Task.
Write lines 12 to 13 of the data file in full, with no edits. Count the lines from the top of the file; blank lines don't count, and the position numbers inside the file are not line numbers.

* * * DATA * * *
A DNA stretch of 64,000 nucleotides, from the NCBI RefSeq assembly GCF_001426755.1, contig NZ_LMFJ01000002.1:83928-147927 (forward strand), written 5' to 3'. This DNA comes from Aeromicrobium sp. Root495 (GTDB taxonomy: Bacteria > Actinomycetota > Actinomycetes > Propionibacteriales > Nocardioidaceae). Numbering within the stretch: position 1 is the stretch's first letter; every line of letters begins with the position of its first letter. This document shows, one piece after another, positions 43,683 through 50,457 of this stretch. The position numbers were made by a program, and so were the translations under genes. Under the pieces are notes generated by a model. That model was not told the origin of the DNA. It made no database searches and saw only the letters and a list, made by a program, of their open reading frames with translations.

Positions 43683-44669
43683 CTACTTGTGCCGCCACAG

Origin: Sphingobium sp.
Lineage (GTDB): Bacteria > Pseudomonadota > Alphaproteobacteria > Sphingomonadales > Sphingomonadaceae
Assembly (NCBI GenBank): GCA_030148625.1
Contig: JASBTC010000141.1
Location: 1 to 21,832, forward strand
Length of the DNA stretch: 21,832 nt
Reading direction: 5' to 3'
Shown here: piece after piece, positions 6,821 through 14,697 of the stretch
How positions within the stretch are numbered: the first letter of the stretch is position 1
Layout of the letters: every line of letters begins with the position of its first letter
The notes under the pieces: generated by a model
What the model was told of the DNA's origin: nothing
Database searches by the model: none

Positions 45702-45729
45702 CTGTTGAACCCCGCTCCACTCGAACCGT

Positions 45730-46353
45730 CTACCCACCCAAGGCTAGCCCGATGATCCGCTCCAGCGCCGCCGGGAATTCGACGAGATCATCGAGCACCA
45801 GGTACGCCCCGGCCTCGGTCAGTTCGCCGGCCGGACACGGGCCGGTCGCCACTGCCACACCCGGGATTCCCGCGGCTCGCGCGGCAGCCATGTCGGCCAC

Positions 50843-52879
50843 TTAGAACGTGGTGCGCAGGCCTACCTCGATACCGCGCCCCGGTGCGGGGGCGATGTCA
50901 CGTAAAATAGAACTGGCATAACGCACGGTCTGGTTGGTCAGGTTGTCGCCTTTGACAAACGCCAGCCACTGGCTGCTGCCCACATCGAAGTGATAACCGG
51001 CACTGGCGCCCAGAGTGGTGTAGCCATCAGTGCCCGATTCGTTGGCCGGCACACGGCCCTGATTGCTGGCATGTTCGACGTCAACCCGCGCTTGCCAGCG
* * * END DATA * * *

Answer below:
How positions within the stretch are numbered: the first letter of the stretch is position 1
Layout of the letters: every line of letters begins with the position of its first letter